If you are unsatisfied with your kitchen, think first about what the challenges are. Is it lack of counter space? A storage problem? Inefficient appliances?
This is the most expensive room in the house to renovate, but it isn’t always necessary to do a massive overhaul to get results that please you.
Prioritize what needs to be replaced and what can simply be renewed. One of my most successful books is my Kitchen and Bath book, which covers hundreds of ways you can update these rooms without paying a fortune.
In many cases, redoing the kitchen cabinets was the solution to a fresh, new look, and it’s not difficult. Here are two completely different kitchens that illustrate the power of cabinet style.
The first kitchen was part of a basement suite. The appliances, orange countertop and gray linoleum floor were old but still in good shape and serviceable.
Storage space was limited, so I hung extra cabinets to separate the kitchen from the living area. The kitchen is on view in an open design and the cabinets were plain and lifeless.
Here’s the opportunity I was looking for. I painted the lowers in a deep burnt orange shade that is cheerful and bright. The uppers were treated to a metallic gray finish, very modern, and it tied in with the floor.
A paint job and new hardware did the trick. I replaced the old white tile backsplash with mirrored tile and added more punch by grouting around the tiles in orange. The result is a kitchen with a contemporary look at little cost.
The second kitchen has all the charm and details of a Country kitchen. The cabinets and plate rack set the style.
You can transform any plain cabinet doors with paint, but also by adding trim and raised panels. The doors in the upper cabinets can be cut to hold glass and mesh inserts. The open storage adds character and colour with pretty crockery on view and easy to reach.
The range of storage, open shelves, mesh door cabinets and solid panel fronts is unified with the all white paint and tiles.
If you decide to give your cabinets a facelift, here are some points to make the job easier and guarantee a professional finish.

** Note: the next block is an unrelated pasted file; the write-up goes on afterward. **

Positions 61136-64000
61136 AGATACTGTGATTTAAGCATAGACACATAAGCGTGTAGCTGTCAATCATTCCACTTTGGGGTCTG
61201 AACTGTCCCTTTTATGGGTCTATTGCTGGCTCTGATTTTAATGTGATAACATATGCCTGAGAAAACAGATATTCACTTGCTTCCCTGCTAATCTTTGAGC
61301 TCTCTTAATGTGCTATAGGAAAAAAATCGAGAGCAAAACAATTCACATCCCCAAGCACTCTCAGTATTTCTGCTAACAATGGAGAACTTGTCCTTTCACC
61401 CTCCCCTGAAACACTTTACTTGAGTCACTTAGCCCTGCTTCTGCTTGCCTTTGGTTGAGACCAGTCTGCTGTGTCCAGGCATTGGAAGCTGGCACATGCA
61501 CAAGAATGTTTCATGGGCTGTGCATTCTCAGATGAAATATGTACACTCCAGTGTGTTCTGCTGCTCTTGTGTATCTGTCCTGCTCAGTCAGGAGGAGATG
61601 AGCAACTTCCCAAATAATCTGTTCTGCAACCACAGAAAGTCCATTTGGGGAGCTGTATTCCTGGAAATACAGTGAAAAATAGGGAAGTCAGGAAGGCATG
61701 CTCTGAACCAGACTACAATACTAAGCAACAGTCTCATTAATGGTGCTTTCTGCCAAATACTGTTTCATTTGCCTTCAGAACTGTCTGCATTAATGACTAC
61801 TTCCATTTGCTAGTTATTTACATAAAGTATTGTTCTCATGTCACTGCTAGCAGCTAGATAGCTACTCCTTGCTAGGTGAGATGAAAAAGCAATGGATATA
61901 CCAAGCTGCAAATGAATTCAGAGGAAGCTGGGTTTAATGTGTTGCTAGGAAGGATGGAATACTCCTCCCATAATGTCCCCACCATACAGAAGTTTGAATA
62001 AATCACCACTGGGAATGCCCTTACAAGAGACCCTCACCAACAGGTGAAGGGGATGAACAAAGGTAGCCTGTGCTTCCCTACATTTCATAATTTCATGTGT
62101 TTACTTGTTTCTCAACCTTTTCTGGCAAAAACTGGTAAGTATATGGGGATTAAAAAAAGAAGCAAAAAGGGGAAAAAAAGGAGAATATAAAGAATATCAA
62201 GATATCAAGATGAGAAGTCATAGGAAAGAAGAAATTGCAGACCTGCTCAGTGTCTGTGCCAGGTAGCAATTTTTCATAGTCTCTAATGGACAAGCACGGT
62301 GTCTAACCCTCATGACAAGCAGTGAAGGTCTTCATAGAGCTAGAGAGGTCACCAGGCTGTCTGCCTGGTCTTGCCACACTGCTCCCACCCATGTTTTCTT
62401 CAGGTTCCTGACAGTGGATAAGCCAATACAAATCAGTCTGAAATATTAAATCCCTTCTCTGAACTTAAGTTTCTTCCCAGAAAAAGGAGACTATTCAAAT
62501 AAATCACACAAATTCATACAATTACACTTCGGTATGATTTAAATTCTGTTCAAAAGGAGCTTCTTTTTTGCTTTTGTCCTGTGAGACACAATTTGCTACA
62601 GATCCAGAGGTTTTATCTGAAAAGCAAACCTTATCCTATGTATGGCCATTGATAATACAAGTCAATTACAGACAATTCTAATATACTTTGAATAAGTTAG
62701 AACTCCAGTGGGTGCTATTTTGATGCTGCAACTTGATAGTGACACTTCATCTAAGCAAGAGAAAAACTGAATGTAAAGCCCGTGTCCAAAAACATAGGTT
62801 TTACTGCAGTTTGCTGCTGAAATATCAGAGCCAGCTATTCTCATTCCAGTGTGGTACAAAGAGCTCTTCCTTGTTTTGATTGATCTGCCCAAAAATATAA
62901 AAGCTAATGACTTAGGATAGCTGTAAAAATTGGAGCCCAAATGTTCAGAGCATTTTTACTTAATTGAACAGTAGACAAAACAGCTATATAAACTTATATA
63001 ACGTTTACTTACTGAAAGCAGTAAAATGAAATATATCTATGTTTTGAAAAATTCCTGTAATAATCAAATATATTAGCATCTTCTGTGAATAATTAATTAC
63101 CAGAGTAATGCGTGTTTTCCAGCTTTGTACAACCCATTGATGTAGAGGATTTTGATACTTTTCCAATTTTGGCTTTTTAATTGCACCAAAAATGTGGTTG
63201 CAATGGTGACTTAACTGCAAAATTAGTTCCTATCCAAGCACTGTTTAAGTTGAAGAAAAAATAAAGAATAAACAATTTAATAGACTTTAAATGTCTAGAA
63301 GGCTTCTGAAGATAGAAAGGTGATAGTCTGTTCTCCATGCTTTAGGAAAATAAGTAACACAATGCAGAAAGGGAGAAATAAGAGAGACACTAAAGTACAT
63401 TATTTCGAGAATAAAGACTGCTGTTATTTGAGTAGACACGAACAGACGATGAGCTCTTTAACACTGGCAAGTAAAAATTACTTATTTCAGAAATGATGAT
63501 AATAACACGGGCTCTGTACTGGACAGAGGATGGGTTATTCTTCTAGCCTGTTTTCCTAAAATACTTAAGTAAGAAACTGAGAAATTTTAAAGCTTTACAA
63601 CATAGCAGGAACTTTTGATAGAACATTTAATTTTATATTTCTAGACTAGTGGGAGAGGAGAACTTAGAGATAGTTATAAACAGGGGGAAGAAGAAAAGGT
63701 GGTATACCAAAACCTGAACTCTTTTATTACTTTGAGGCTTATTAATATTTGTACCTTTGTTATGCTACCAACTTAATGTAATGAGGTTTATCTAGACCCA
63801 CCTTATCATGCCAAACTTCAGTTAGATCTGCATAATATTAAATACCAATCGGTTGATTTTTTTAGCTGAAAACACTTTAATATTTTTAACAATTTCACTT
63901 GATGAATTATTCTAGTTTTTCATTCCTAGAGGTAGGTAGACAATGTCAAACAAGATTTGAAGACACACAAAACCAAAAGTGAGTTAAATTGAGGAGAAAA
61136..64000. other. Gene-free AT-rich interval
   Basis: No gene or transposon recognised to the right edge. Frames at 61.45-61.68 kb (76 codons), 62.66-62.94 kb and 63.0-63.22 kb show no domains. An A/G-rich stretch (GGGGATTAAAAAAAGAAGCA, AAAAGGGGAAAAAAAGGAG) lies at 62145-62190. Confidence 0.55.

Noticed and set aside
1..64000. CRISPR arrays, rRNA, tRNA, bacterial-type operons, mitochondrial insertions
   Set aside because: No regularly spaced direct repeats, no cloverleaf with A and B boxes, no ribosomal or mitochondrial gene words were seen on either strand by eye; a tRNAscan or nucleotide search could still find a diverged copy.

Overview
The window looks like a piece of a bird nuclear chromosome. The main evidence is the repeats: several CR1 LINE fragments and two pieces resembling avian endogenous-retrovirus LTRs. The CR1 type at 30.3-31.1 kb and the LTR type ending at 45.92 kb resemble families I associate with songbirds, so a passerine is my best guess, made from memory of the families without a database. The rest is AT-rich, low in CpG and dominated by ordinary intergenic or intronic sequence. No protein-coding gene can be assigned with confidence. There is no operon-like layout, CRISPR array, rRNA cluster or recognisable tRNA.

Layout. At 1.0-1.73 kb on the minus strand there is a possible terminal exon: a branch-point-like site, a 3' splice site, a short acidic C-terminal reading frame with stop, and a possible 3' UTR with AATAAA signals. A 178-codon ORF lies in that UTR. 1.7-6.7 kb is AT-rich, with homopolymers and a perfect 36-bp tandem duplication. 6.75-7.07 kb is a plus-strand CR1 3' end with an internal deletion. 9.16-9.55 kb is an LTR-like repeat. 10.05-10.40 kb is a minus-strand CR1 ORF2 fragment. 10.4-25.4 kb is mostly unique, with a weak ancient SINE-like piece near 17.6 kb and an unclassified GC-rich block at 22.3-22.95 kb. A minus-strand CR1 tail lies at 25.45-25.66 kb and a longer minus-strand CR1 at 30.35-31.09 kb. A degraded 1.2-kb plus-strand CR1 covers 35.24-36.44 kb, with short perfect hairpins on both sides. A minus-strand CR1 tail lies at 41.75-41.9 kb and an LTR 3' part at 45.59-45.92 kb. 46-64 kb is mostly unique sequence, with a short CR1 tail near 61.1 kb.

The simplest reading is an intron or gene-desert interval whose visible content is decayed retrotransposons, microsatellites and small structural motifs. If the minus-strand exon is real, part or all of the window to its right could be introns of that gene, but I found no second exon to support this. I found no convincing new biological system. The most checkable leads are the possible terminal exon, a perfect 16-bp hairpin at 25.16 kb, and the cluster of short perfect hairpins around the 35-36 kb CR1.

Remove the cabinets doors and hardware.
You can paint over laminate (Melamine), but you must prepare the surface properly as paint will not stick to a slippery surface.
Sand and then apply a high adhesion paint primer that is designed to cover slippery surfaces including high gloss paint and laminates. Allow the primer to dry for twelve hours before painting.
Two thin coats of paint are better than one thick coat. Let dry and sand lightly between coats for a smooth finish.
Kitchen surfaces call for tough finishes that can withstand lots of clean up, so choose water-based latex or acrylic in a semi-gloss paint finish.
To lighten up dark stained wood cabinets, sand to remove the finishing varnish coat. Mix a coloured glaze, 1 cup glazing liquid, 1/2 cup water, 1/4 cup paint (gray, white or pale pink). Apply a thin coat in the direction of the wood grain. Play with one door until you get the desired effect. Finish with two coats of varnish for protection.
Shop for new handles. There is a great range of styles available that will complement any style you have in mind.
Take an old handle with you so that you can match up the screw holes. Otherwise you will have to fill and sand the old screw holes on your cabinet doors and this is not only time-consuming, but difficult to get perfect.
Debbie Travis’ column is produced by Debbie Travis and Barbara Dingle. Please email your questions to email@example.com.